'We Are Not Alone,' NASA Affirms Belief
NASA says that finding life beyond Earth is within our reach, even if we cannot physically reach these exoplanets. Still, some experts might disagree that habitable planets are as common as NASA thinks.
Top NASA scientists and associates spoke at a panel to discuss to probability of alien life in the Universe on Monday.
According to Matt Mountain, director of the Space Telescope Institute in Baltimore, the chance of finding life and habitable worlds seems far more realistic than it did five years ago now that experts think that 10 to 20 percent of the stars in the sky could host habitable planets.
"It's within our grasp to pull off a discovery that will change the world forever," he said in a statement. "Just imagine the moment, when we find potential signatures of life. Imagine the moment when the world wakes up and the human race realizes that its long loneliness in time and space may be over - the possibility we're no longer alone in the Universe."
Mountain works with the James Webb Space Telescope, which will be launched in 2018 to join space-based observatories already being used in the search for signatures of habitable conditions. These include include the Hubble Space Telescope, the Spitzer Space Telescope and the Kepler Space Telescope.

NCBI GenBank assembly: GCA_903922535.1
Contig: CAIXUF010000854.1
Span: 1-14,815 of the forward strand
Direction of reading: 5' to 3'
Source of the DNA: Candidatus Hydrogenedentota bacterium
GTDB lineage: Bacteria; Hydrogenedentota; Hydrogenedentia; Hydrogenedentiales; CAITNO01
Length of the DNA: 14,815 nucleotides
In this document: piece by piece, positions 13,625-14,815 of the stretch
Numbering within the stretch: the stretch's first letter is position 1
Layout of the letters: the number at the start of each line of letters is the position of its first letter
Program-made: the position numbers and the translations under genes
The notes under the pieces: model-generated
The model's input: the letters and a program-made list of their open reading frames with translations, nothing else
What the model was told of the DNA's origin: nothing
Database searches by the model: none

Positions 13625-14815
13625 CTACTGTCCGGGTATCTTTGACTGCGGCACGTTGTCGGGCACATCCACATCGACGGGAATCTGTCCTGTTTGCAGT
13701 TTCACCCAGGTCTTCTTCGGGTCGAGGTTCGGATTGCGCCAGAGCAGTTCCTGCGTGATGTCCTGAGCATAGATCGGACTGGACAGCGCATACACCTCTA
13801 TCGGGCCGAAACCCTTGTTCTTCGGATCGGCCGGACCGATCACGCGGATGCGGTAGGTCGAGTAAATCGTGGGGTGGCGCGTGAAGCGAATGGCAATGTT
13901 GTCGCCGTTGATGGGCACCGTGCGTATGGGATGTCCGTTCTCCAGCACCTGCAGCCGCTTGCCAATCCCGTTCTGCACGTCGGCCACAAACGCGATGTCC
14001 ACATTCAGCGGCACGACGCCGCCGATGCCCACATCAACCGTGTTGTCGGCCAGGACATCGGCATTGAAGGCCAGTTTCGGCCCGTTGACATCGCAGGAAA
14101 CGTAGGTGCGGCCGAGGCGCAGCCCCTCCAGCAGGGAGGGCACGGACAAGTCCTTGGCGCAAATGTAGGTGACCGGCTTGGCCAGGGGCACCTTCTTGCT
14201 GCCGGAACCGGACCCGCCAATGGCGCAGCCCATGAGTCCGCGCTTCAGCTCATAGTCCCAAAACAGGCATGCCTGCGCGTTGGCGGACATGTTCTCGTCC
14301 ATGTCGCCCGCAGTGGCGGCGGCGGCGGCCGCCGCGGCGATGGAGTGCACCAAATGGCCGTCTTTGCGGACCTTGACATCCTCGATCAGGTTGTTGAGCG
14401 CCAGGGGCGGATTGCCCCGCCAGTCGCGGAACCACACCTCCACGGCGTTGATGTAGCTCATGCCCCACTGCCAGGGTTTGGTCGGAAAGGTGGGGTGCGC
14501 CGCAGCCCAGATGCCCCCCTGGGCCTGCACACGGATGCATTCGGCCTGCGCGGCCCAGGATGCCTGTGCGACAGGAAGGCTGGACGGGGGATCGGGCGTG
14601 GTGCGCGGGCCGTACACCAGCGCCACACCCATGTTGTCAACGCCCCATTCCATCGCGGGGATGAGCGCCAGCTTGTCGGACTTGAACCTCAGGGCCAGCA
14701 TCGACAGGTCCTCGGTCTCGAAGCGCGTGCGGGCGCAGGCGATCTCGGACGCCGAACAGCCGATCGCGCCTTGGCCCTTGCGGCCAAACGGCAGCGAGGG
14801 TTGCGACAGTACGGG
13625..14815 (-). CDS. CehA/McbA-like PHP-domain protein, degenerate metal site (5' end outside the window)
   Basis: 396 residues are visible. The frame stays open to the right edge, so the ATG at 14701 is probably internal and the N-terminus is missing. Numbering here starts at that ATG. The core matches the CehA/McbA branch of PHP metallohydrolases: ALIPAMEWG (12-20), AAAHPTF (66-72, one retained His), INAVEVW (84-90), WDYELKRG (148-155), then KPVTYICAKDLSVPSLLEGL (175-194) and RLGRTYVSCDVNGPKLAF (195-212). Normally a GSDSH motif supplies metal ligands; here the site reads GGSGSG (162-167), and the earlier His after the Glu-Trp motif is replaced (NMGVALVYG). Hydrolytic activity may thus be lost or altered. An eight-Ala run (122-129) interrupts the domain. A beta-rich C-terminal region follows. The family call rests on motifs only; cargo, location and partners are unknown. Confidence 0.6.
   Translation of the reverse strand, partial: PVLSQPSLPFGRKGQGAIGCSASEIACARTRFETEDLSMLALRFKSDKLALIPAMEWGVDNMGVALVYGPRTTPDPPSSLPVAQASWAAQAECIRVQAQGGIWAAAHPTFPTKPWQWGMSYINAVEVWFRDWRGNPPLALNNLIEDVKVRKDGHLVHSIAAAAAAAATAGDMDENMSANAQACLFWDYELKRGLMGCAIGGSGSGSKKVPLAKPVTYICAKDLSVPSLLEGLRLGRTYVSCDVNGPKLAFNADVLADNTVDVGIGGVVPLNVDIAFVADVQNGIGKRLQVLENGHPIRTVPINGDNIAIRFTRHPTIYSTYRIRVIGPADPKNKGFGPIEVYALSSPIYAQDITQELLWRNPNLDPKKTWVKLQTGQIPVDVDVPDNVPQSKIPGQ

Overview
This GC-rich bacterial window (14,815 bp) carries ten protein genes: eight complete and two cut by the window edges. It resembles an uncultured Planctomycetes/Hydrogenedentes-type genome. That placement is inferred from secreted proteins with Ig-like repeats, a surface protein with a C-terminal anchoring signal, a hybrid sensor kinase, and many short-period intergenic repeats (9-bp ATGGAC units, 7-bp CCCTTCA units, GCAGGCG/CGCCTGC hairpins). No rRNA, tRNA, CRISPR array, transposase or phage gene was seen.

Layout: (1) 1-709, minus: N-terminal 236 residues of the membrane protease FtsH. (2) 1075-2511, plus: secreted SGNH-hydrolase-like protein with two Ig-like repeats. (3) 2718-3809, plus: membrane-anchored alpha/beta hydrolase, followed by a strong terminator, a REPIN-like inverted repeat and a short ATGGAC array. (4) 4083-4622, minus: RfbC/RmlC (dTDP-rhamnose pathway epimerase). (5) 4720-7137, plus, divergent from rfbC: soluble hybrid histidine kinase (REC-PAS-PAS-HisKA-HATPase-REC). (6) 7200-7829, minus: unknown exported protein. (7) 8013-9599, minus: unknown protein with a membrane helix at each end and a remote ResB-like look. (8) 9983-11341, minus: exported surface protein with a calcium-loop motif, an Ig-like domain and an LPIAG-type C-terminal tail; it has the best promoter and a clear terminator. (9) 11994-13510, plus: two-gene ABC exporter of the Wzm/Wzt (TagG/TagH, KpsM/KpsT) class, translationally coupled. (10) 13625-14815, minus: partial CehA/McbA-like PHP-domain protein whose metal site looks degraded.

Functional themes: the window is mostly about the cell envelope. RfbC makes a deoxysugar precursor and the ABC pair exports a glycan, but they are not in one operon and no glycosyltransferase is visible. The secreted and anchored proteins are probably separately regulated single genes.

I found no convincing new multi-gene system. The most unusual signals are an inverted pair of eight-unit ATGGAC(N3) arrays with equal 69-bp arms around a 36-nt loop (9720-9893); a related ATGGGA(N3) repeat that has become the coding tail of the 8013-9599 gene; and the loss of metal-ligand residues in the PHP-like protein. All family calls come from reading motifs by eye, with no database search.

"This technology we are using to explore exoplanets is real," added John Grunsfeld, astronaut and associate administrator for NASA's Science Mission Directorate. "The James Webb Space Telescope and the next advances are happening now. These are not dreams -- this is what we do at NASA."
Data from Kepler alone has already hugely improved our knowledge of exoplanets, finding the majority of the more than 5,000 potential exoplanets, of which more than 1,700 have been confirmed. Kepler observations even suggest that every single star in the Milky Way has one potentially habitual planet.
However, despite grandiose hopes, some experts are finding that the data can be deceiving. Two apparent "goldilocks" planets - "just right" for life - have recently been found to actually be simple blips of solar interference. Another recent study also claims that experts must rule out any potential exoplanets that orbit red dwarves - the most common star in the Universe - because of the remarkably violent solar winds that these stars create.
Still, according to the LA Times, NASA's Administrator Charles Bolden stood by a common adage on Monday.
"I would venture to say that most of my colleagues here today say it is improbable that in the limitless vastness of the Universe we humans stand alone."